The year was 1997, and it was time to be a magician in the Edinburgh Fringe again. This would be my first year in the Southside without my friend Mitch Benn and to make things more interesting I was also planning to do a show in the Lab with another friend Stuart Potter called Science Made Easy. Things were not to go to plan…

The Lab was Southside maestro Lance Buckland’s idea to make the Edinburgh Fringe more accessable to ‘experimental’ shows. Based in a very small room in the new Southside ‘over the road’  it had twenty seats, basic tech and cost fifty pounds to be in the Fringe Programme (as opposed to the three hundred odd for a full show). It  was now possible for performers to try out a show without taking a second mortgage, a full ten years before the main onslaught of the various Free Fringes.

The idea of Science Made Easy was simple – Stuart and I would explain all of science in a humerous and entertaining way with the aid of many hats and a whiteboard. I still have the script somewhere, and some of it is still quite amusing. We rehearsed a bit, but I spent far too much time concentrating on my magic show, which was, after all, my bread and butter.

Disaster struck three days before the start of the Fringe. Lance had come up to Edinburgh to oversee the get in and discuss the box office computers with me (I built the machines for him from spares I had lying around the flat). After a very pleasant day I bade him farewell and he drove back down to Oxford. In the small hours of the morning he turned a corner to find a flatbed lorry being pushed up a hill, rolled his car and two days later he was gone.

I remember Mitch’s phone call the next morning – ‘have you heard about Lance?’ he asked. ‘He had a car crash last night and is in a really bad way. They don’t think he’s going to make it’. I was stunned, shocked and all kinds of other grief, standing my the war memorial clock at the Haymarket. All Fringe preparations ground to a halt.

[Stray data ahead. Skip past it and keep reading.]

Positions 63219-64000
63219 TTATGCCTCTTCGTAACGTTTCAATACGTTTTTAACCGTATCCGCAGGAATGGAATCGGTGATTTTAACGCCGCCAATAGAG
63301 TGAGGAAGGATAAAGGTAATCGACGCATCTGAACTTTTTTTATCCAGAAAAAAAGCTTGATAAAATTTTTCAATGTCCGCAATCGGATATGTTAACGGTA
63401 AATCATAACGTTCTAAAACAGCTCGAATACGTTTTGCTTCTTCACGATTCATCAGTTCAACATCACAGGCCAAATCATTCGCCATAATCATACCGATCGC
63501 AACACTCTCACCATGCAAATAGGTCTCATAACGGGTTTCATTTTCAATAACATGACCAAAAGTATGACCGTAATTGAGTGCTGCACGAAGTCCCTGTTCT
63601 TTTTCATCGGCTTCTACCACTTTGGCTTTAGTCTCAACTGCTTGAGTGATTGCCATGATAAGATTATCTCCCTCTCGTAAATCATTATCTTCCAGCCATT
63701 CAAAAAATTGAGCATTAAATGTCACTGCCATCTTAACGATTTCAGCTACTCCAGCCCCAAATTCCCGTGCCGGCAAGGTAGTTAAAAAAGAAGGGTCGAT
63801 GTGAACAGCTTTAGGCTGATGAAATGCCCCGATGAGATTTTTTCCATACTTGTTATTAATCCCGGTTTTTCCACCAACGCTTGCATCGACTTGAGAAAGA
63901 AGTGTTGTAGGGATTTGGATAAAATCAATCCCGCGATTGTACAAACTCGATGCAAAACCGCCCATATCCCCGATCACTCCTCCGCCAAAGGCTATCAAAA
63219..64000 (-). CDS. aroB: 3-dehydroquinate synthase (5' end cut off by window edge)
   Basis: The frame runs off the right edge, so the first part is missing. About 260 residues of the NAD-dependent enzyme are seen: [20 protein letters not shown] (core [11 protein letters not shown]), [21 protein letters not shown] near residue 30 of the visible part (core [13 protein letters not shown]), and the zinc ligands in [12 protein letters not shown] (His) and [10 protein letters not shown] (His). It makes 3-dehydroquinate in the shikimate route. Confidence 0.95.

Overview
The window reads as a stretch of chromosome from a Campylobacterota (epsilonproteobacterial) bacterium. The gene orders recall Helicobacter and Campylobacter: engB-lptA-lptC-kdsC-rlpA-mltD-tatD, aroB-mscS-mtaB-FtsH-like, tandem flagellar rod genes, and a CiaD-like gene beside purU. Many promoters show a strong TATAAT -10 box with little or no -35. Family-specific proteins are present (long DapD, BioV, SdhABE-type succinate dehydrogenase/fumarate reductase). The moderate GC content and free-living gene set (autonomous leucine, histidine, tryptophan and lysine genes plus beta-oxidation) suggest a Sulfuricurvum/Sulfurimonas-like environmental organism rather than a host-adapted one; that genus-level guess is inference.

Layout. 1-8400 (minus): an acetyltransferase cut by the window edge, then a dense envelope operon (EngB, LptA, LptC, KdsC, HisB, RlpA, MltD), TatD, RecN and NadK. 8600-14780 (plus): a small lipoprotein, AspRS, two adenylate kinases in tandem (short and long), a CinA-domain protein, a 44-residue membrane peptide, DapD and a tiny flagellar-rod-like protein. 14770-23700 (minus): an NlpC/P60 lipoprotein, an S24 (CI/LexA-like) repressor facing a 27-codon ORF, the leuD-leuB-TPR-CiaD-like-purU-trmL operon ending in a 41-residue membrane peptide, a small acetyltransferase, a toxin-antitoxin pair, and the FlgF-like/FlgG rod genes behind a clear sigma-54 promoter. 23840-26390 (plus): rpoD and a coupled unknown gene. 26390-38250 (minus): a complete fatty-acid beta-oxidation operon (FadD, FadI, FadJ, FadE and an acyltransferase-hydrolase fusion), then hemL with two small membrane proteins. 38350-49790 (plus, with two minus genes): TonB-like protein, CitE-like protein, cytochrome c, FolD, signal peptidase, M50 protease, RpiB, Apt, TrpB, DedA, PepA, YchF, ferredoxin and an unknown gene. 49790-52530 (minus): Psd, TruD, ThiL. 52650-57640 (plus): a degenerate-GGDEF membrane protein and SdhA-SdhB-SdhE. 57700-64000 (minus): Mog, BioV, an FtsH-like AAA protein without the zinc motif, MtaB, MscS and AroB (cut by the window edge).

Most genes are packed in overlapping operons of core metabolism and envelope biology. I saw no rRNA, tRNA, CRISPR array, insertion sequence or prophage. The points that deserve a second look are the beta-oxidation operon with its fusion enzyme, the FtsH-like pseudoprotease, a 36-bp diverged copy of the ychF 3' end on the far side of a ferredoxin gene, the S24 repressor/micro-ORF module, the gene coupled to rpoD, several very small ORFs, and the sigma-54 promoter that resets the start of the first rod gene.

The first show of Science Made Easy was easily the most uncomfortable performance I’ve ever done. Neither Stuart or I could remember the lines, and the general feeling of misery that filled my mind did little to help the seven people who had come along to watch us die on stage. After the show I really wanted to run after them and offer them the five pounds back.

The next morning Stuart and I had a serious chat. The show could not go on as it was, and neither of us had the time to work on it. What to do? That afternoon I was in the courtyard of the Southside and noticed that British Comedy Legend Lenny Henry was sitting on a bench while his daughter, who was waiting for a show, played nearby with some other children.

I approached gingerly and asked ‘Excuse me, can I ask your advice about something?’. He put down his notebook and looked up at me as I explained the situation – we had a bad show and no time to make it better. It was an insult to the audience, and should be cancel the run?

He was blunt – do the show. Make time to rehearse. And stop whining.

‘I’m not whining’, I said, ‘I’ve lost my voice’. He shrugged. We cancelled the show.

The Edinburgh magician, chilling in a Sunny Scotland